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Event title

United States - West Nile virus risk raised to high in 27 Mass. communities

Event category

Biological origin - Infection hazard



Event date (UTC)

2021-09-13 04:08:11

Last update (UTC)

2021-09-13 04:08:12





Area range

Multiple counties wide event

Address/Affected area(s)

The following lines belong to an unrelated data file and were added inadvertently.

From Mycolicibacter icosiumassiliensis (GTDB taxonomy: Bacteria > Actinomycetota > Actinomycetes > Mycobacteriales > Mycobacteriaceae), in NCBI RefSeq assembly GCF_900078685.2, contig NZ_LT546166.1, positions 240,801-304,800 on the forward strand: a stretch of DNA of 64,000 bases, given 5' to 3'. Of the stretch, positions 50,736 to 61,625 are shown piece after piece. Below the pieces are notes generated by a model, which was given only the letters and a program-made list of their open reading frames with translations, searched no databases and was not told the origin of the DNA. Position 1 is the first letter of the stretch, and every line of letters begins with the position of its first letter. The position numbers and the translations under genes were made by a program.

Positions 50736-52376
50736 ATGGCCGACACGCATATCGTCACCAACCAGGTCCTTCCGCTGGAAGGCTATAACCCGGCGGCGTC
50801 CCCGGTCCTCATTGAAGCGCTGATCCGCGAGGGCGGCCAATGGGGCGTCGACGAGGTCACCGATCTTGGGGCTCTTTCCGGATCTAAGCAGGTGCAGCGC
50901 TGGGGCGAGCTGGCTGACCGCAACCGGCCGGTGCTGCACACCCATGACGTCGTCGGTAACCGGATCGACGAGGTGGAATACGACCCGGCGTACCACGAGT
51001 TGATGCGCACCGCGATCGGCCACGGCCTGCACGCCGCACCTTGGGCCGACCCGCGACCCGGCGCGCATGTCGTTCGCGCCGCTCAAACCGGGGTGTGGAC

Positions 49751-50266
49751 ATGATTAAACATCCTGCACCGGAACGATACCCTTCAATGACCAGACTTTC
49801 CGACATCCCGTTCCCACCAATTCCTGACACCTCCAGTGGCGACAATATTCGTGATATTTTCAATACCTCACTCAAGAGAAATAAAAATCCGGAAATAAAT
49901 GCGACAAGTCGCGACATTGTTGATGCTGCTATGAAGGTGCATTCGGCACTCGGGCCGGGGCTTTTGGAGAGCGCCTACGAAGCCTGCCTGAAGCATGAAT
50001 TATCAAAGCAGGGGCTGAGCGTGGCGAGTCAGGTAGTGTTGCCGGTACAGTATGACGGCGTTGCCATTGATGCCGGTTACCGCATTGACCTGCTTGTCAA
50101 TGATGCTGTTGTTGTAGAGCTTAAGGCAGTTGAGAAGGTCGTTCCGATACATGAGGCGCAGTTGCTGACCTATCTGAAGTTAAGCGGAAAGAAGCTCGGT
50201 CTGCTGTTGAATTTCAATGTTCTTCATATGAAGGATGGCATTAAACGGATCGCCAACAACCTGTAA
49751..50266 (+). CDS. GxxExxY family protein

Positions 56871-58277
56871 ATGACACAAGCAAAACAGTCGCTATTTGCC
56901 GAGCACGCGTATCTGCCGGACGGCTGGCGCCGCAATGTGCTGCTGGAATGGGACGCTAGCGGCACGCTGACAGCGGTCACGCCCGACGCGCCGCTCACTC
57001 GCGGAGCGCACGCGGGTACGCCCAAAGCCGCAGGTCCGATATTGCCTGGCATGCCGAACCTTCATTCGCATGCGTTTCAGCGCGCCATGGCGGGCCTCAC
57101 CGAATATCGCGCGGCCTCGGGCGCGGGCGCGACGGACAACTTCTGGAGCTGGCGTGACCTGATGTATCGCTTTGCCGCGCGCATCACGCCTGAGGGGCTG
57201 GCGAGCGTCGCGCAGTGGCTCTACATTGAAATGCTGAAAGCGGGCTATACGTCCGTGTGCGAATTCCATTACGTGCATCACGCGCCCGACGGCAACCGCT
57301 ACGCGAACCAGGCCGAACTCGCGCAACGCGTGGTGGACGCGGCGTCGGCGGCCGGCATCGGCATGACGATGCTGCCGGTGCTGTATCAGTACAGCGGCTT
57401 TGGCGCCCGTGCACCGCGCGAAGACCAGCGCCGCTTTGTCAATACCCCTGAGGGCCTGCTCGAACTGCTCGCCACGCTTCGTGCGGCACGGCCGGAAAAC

The Massachusetts Department of Public Health announced an increased high risk of West Nile virus infection in 27 towns, after the discovery of four human cases and one animal case. “Based on the occurrence of both animal and human cases, above-average populations of the Culex mosquitoes that carry [West Nile virus], recent rainfall, and continued weather favorable for mosquito activity, the WNV risk level is being raised in 27 communities from moderate to high,” the state wrote in a statement on Friday. The four human cases — the first cases of the year in Massachusetts — were announced last week. An alpaca in Middlesex County was also diagnosed with WNV, according to the statement. The WNV risk increased from moderate to high risk in 27 different communities across four counties. The state also created a map highlighting the affected areas. The towns include Lynnfield and Saugus, in Essex County; Arlington, Bedford, Belmont, Burlington, Cambridge, Everett, Lexington, Lincoln, Malden, Medford, Melrose, Newton, Reading, Somerville, Stoneham, Wakefield, Waltham, Watertown, Winchester, and Woburn in Middlesex County; Brookline in Norfolk County; and Boston, Chelsea, Revere, and Winthrop in Suffolk County. WNV, which is typically contracted by humans and animals from mosquito bites, can give people flu-like symptoms and severe illness in rare cases. However, the department wrote many people do not get any symptoms. “September is the month when we are most likely to see people get infected with West Nile virus,” acting Public Health Commissioner Margret Cooke said in a statement. “While we advise everyone to take steps to avoid mosquito bites, this is especially important if you are over the age of 50 or have an immune compromising condition. It is also important to know that as overnight temperatures get cooler, mosquito activity right around dusk and dawn may be more intense.”
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